Ransomware is a form of malware that holds a computer system hostage until a ransom fee is paid. Ransomware typically infiltrates a computer system as a worm or Trojan horse that takes advantage of open security vulnerabilities. Upon compromising a computer, ransomware will typically either lock a user’s system or encrypt files on the computer and then demand payment before restoring the system or files.
How does ransomware work?
Most ransomware attacks occur when someone clicks on an infected email attachment or visits a malicious website. Once the ransomware is launched, it encrypts all files on the user’s device. At this point, the attacker typically threatens to publish the user’s files or hold the encryption key hostage until their demands are met. Because most ransom is paid in cryptocurrency, it is often difficult to trace and prosecute ransomware hackers.
In recent years, ransomware as a service (RaaS) has developed as a business model for hackers similar to that of legitimate software as a service (SaaS) providers. A single RaaS platform is licensed to multiple hackers with comparable onboarding documentation and monitoring dashboards. In terms of revenue, RaaS products are typically priced on a monthly subscription basis or a one-time fee. In some cases, hackers pay no up-front costs to use the ransomware platform, but share a cut of the ransom with the RaaS developers.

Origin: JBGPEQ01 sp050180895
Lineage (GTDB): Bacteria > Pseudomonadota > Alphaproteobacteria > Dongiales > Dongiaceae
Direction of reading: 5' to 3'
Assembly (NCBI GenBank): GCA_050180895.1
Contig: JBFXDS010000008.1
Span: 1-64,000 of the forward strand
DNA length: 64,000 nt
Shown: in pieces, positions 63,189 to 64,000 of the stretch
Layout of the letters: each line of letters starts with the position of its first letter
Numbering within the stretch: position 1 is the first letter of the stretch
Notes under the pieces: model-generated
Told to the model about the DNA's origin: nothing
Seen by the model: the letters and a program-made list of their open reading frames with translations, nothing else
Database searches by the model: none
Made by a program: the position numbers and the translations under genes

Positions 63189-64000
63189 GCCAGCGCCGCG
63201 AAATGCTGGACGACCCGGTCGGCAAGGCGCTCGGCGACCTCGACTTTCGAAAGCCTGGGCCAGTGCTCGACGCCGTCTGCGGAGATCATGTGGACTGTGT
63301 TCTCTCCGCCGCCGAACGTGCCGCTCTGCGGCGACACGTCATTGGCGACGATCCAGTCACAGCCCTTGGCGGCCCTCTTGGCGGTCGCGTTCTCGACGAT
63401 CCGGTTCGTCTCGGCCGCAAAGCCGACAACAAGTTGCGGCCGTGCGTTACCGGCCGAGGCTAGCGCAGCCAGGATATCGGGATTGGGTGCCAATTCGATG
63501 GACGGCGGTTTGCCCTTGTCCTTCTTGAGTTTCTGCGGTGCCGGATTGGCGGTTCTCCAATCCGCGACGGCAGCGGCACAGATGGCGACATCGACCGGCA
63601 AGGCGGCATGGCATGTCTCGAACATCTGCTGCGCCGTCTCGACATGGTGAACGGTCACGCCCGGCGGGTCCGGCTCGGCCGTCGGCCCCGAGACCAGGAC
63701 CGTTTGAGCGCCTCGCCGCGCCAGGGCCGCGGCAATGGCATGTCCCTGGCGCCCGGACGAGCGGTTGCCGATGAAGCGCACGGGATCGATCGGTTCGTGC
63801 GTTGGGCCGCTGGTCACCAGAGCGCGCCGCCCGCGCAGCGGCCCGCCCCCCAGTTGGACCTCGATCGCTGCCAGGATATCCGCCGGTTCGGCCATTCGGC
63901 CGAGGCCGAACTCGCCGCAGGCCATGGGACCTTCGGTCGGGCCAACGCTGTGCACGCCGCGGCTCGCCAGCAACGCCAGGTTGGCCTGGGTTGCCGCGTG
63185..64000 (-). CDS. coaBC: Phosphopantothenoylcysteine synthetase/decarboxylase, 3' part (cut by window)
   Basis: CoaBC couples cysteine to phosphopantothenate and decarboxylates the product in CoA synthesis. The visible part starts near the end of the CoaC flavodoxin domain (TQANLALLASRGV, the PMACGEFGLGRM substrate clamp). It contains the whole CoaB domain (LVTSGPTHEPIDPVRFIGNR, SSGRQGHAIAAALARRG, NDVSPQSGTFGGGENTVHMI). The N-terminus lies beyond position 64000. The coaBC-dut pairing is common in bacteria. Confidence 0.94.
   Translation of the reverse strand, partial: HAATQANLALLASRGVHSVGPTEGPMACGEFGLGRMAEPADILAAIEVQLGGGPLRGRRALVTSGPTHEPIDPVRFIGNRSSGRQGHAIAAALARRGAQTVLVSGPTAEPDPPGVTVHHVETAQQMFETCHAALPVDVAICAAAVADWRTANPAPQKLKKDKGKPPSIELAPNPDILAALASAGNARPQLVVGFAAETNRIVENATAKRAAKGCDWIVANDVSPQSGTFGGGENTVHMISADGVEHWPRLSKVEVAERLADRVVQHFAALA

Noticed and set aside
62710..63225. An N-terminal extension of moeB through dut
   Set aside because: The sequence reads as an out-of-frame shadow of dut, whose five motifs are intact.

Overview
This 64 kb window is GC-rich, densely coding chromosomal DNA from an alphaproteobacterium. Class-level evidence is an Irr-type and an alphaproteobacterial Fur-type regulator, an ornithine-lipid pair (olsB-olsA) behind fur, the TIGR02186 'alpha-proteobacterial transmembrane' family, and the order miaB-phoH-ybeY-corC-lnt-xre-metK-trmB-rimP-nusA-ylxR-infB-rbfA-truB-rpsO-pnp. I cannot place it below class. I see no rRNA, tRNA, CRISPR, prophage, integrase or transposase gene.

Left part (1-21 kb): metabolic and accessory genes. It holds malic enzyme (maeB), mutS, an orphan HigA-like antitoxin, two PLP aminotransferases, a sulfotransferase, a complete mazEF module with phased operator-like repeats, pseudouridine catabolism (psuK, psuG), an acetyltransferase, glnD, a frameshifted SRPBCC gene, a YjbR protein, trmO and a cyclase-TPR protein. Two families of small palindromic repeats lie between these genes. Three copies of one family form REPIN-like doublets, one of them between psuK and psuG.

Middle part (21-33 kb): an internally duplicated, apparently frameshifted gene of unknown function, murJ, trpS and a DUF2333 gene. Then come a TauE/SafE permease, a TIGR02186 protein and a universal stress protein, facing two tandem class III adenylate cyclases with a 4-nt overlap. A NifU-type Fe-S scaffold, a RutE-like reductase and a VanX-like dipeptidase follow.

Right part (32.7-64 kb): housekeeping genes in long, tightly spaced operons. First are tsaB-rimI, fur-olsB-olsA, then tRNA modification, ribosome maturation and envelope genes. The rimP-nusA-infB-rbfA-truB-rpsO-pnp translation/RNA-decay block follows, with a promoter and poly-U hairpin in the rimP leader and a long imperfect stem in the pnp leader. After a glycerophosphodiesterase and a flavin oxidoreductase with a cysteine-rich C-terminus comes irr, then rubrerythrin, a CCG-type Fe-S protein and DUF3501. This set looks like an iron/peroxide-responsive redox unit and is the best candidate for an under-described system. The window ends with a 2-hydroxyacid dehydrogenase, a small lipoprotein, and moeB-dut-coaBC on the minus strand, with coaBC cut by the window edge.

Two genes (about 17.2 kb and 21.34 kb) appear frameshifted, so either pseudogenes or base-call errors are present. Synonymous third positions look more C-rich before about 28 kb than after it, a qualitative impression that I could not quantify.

Notable ransomware attacks
Ransomware attacks have made cybersecurity headlines for more than 30 years. In 1989, the AIDS Trojan—also known as PC Cyborg—was the first known malware attack in which a ransom was demanded to release encrypted files. However, there was a flaw in the malware that neutralized the threat and meant the ransom never needed to be paid.
Nearly two decades later, the high-profile WannaCry attack of 2017 was facilitated by a worm that targeted Microsoft Windows devices. The exploit vector at the helm of the spread was allegedly developed by and leaked from the U.S. National Security Agency. In total, numerous companies around the world were impacted by the attack, including FedEx, the U.K.’s National Health Service, Boeing, Honda, and multiple government agencies.
Most recently, the Colonial Pipeline attack of 2021 created widespread disruption to the oil supply chain across the United States, causing fuel prices to skyrocket. Ultimately, the attackers were paid $5 million in bitcoin, the majority of which was recovered during a federal investigation over the following months.
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How to prevent ransomware
There are many preventative measures businesses can take to avoid becoming the victim of the next ransomware attack. These include:
- Implementing a regular backup maintenance schedule
- Creating and revising incident response and business continuity plans
- Implementing anti-malware and zero trust security tools
- Training staff to recognize malicious content
This article was updated by Kaiti Norton.